In a small village, deep in the Thai jungle, a woman sits under a bamboo roof spinning yarn by hand. Her neck is adorned with shiny brass rings that almost makes her look abnormal in the most fascinating manner. It’s hard not to stare.
She’s part of a Burmese refugee group who live in the borderland between Burma and Thailand. Here, the women wear brass coils around their necks as a symbol of wealth, position and beauty.
The people are called Padaung, which means ‘long neck’, but if you ask them, they prefer to be called Kayan.
They have lived on the border between Thailand and Burma since 1995, with no permission to leave.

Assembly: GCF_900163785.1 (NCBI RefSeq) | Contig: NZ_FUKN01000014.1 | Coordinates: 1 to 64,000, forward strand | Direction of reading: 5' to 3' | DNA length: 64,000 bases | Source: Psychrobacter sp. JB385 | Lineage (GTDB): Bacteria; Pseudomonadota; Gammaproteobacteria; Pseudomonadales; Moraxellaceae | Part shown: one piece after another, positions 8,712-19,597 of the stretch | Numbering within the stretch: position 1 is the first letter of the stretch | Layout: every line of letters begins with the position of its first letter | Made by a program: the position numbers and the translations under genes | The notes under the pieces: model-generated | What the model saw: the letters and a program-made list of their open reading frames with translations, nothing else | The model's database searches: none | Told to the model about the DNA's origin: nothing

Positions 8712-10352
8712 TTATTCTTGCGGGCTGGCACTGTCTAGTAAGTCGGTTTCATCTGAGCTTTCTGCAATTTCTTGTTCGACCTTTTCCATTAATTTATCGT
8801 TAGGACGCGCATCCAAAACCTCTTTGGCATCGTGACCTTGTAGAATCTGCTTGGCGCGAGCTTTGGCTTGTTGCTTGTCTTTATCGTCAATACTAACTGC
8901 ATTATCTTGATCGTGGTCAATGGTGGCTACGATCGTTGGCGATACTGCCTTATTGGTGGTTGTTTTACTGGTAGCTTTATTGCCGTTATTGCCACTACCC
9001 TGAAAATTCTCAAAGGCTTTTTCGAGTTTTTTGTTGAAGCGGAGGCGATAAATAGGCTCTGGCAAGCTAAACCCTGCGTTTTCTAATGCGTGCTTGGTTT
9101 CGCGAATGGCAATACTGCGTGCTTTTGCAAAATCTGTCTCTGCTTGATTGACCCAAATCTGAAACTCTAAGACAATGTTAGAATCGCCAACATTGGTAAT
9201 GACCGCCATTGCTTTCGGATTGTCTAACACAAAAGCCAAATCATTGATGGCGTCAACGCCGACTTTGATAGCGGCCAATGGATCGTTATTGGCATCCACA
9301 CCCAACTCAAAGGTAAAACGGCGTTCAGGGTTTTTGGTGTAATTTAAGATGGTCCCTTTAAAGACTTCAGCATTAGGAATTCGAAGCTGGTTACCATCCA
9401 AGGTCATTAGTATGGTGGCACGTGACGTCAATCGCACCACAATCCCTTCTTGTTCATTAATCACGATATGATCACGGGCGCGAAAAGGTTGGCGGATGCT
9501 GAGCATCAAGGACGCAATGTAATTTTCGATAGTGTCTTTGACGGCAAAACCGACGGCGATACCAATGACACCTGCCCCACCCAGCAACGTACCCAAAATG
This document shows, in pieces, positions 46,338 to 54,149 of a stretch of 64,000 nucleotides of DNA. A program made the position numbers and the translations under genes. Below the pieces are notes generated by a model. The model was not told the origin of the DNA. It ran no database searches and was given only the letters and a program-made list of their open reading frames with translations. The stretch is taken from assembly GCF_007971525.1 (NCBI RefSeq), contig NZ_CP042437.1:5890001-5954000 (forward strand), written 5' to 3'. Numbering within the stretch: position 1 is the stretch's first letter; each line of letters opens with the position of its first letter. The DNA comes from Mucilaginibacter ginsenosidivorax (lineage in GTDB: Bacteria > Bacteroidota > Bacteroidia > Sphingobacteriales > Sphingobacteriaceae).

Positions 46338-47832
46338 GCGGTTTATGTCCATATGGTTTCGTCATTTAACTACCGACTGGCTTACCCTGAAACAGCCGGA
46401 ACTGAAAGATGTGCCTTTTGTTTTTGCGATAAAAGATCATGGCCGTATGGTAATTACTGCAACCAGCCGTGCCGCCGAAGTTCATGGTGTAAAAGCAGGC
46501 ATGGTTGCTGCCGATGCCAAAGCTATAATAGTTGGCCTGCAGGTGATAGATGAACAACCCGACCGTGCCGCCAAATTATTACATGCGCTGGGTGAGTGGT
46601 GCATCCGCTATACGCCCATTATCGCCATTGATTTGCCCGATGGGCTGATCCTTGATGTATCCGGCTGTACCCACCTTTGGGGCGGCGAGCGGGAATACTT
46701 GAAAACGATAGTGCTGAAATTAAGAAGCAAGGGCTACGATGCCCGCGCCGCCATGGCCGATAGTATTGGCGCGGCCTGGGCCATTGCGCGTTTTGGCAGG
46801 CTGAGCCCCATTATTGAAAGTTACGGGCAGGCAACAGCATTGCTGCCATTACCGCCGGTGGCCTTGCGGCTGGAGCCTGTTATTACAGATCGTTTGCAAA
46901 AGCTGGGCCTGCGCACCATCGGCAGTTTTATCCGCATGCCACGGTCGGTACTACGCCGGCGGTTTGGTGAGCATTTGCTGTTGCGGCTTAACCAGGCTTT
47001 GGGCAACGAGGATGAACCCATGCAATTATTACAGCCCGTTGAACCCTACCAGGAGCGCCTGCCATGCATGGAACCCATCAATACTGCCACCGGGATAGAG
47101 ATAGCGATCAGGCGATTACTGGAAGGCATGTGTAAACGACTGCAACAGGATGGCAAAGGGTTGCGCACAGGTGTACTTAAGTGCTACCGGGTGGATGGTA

The Kayan tribe represent 7% of the Burmese population of 50 million.
In average, the neck rings weigh 5 kilo. Some weigh up to 10 kilo.
Kayan tribe women says that their purpose for wearing the neck rings is cultural identity. One associated with beauty, wealth and status.
Another Burmese tribe is the Long Ears. They believe the ears are one of the most sacred parts of the body, and therefore they wear large earrings.
This tradition is for married women only.
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